Are our leaders indeed failing to act?
Greta Thunberg and the Uncomfortable Question: Are Our Leaders Failing to Act?
When 16-year-old Greta Thunberg addressed the United Nations' Climate Action Summit this September, hers was not a tone of encouragement or hope. The Swedish high school student -- who reached New York after a long and arduous journey by sea, eschewing carbon-heavy options like air travel -- was not there to provide empty platitudes and other heart-warming soundbites regarding struggle and action. She was angry, and legitimately so.
"We are in the beginning of a mass extinction, and all you can talk about is the money and fairy tales of eternal economic growth. How dare you?" the climate activist said, railing against a system which has -- in Greta's view, and in the view of many others -- sold out our planet's future.
A terrifying prospect for our planet
It is difficult to argue with Ms Thunberg and her message of urgency and fatality. In her address to the summit, she referenced the report issued by the Intergovernmental Panel on Climate Change, which outlined the path that we -- and our planet -- are currently taking.
The report found that anthropogenic climate change -- i.e. climate change caused by human activity -- currently accounts for 1.0 degree Celsius of global warming beyond pre-industrial levels, although this could be as high as 1.2 degrees Celsius. Continuing at our current rate, we are likely to see 1.5 degrees Celsius of warming between the years 2030 and 2050. The report also stressed that many areas are experiencing warming at well above the global average.
In other words, action is required -- and it is required now.
The uncomfortable question of action
This raises a very uncomfortable question indeed -- are our leaders failing us? In democratic societies such as Australia, we have the luxury of choosing our leaders. This means we invest a certain level of trust in these leaders and expect them to represent our views, our needs, and our interests at the highest political level.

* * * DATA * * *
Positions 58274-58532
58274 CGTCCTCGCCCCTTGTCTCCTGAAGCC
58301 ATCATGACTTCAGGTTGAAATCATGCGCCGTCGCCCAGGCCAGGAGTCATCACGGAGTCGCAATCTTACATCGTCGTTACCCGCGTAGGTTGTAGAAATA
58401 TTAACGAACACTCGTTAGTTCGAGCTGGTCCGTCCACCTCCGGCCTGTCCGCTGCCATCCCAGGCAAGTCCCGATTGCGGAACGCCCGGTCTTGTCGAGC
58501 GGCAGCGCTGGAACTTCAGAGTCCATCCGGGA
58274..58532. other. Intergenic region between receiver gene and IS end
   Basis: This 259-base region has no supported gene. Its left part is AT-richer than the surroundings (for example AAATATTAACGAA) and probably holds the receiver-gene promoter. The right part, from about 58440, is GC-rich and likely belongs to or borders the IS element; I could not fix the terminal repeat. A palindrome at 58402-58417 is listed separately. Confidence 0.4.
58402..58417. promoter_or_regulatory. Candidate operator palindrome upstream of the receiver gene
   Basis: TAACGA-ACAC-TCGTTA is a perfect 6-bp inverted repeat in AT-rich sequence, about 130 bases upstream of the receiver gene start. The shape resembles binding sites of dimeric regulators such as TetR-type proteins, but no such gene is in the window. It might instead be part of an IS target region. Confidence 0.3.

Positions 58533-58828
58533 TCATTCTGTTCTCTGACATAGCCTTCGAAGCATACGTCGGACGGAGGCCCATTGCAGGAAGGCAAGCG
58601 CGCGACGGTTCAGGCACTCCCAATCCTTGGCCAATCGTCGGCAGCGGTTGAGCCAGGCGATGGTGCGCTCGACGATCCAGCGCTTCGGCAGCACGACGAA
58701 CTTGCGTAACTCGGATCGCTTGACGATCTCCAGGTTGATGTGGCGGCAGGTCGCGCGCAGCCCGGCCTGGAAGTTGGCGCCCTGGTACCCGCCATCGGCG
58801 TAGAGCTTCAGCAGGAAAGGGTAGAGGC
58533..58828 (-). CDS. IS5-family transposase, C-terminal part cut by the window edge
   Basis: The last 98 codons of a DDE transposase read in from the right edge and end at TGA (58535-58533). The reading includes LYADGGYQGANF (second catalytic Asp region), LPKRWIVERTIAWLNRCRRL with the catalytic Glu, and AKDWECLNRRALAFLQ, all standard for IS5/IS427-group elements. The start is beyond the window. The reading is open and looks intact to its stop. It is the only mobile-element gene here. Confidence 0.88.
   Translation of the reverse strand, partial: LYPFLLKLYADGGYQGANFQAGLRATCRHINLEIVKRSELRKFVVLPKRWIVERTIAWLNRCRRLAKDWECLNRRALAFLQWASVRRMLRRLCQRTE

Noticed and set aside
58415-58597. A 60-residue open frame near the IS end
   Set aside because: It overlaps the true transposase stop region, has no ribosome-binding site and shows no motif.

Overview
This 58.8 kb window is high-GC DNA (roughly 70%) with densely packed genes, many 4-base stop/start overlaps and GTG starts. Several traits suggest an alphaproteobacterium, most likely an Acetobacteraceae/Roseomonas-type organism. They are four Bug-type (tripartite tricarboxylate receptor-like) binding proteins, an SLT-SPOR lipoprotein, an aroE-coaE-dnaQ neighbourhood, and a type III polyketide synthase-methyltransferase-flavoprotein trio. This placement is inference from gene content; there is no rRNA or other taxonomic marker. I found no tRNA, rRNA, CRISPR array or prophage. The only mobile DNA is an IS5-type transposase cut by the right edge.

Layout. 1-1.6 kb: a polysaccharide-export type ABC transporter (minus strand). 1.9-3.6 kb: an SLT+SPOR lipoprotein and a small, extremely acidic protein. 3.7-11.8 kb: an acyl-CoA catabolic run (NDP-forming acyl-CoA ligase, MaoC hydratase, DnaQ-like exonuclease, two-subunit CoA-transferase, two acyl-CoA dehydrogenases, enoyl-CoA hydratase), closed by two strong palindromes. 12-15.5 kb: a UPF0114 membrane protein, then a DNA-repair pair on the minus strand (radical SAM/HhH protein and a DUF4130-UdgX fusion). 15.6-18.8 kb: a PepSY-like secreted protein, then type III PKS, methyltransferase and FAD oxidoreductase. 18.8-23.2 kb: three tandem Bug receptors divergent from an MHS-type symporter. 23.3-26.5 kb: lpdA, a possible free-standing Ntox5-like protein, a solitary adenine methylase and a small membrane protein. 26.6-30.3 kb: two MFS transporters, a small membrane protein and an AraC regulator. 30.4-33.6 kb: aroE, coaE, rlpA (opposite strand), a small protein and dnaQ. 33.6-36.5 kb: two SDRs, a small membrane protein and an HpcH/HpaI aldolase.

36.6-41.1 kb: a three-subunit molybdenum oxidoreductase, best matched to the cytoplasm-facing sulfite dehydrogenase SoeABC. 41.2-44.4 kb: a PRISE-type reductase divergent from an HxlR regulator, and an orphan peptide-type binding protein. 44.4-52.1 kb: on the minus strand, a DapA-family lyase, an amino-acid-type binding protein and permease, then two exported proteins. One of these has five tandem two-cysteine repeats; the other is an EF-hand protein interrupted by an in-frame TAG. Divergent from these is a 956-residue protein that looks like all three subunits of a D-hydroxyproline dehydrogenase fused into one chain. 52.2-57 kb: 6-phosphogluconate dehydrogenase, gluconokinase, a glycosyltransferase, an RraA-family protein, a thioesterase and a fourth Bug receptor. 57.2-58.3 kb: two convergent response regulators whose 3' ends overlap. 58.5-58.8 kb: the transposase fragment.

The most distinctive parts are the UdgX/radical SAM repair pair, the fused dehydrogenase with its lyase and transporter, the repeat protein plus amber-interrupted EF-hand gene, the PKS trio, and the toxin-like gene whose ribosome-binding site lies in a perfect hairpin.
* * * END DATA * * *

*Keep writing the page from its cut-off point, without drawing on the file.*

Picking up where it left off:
So, if these leaders are failing to do so -- if they are simply talking about action and not actively engaging in it -- this is a serious problem and a trend that needs to be reversed.
Back in 2015, Glenn Llopis published an article for Forbes that outlined the dangerous line our leaders are taking.
"Many leaders are living under an identity crisis," Llopis wrote. "They are uncertain about how to lead in a more diverse, transient, multigenerational environment that requires them to embrace diversity of thought – and they fail to see the potential opportunities this represents to both workplace and marketplace success".
Grave issues in all leadership spheres
The problem that Llopis identified is not confined simply to our leaders in Parliament House. Instead, it extends to all spheres of leadership. I have spent time in the past discussing how leaders shape our experience across all areas of life, and how each and every one of us must take on a leadership role, in one capacity or another, at some point in our lives. The inertia of inaction is manifest across all leadership types.
Llopis describes complacency in modern leadership, and he describes an inability to think beyond the accepted template of leadership -- or what we understand leadership to be.
This is no longer acceptable. As Greta Thunberg, as well as other activists and scientists, demonstrate, our planet needs action if it is to continue to be habitable. Beyond this, our society needs action if we are to support an effective and inclusive community. All of us need to see action taken by our leaders -- all of us need to be prepared to take action in our various leadership roles.
There is no time like the present -- it is up to us to overhaul the accepted and complacent structures of leadership as practised in our homes, in our parenting practises, at work, when socialising with friends, and when travelling at home or abroad. It will take that much-concentrated effort to change the status quo. Why should we bother? For the sake of human life, ours, our children's, our grandchildren's, and our great grandchildren's.
Margaret Bell, AM - Founder and CEO of Chain Reaction Foundation.
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